Motion in the Heavens: Stars, Sun, Moon, Planets

Michael Fowler Physics Department, UVa.


The purpose of this lecture is just to review the various motions observed in the heavens in the simplest, most straightforward way. We shall ignore for the moment refinements like tiny deviations from simple motion, but return to them later.

It is illuminating to see how these observed motions were understood in early times, and how we see them now. Of course, you know the Earth rotates and orbits around the Sun. However, I want you to be bilingual for this session: to be able to visualize also the ancient view of a fixed Earth, and rotating heavens, and be able to think from both points of view.

This is really largely an exercise in three-dimensional visualization--that's the hard part! But without some effort to see the big picture, you will not be able to appreciate some really nice things, like the phases of the moon, eclipses, and even just the seasons. You really need to have a clear picture of the Earth orbiting around the Sun and at the same time rotating about an axis tilted relative to the plane the orbit lies in, with the axis of rotation always pointing at the same star, and not changing its direction as the Earth goes around the Sun. Then you must add to your picture the Moon orbiting around the Earth once a month, the plane of its orbit tilted five degrees from the plane of the Earth's orbit around the Sun. Then we add in the planets....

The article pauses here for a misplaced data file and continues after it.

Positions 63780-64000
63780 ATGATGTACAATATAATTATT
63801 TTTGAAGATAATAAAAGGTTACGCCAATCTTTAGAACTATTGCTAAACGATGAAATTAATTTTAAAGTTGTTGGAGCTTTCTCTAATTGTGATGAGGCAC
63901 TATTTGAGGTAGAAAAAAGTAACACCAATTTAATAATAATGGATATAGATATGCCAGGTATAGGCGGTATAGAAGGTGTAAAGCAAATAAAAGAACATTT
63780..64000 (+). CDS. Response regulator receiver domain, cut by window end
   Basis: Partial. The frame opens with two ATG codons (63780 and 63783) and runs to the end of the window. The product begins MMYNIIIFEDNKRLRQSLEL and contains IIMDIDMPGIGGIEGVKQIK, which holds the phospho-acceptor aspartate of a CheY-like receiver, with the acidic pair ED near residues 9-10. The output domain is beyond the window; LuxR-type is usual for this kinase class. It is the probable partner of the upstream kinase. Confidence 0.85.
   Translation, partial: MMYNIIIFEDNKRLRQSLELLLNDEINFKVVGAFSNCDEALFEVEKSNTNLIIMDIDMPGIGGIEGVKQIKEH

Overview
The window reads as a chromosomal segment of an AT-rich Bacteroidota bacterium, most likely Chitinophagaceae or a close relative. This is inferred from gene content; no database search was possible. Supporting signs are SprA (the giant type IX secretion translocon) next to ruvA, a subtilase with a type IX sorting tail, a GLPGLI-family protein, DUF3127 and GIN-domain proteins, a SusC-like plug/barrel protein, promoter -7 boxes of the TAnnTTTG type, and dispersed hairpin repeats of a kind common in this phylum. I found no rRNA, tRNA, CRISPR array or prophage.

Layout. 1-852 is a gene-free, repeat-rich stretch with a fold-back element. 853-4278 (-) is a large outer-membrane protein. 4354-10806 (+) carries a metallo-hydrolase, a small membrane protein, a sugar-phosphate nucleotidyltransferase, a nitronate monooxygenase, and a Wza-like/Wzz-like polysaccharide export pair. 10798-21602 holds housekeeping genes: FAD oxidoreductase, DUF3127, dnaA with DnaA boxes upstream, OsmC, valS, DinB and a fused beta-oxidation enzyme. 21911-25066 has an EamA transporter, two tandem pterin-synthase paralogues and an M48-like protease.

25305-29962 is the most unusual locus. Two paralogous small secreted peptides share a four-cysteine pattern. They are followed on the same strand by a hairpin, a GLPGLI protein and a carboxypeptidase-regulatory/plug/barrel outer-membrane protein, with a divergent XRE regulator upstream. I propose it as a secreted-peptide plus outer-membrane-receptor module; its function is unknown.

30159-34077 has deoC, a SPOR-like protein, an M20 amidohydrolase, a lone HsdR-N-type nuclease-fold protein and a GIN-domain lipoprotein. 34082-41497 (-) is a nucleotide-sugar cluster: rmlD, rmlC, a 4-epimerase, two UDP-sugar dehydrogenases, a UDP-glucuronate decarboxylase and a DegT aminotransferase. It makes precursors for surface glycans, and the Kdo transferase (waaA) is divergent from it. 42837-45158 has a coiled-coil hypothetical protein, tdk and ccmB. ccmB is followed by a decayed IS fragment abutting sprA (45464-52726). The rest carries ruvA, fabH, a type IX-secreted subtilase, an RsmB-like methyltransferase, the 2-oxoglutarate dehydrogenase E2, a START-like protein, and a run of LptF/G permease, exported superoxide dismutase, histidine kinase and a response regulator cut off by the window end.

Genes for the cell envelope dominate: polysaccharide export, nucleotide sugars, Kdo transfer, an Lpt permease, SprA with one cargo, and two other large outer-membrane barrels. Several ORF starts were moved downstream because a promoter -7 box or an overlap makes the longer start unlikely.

Some of these topics are treated nicely in Theories of the World from Antiquity to the Copernican Revolution, by Michael J. Crowe, Dover.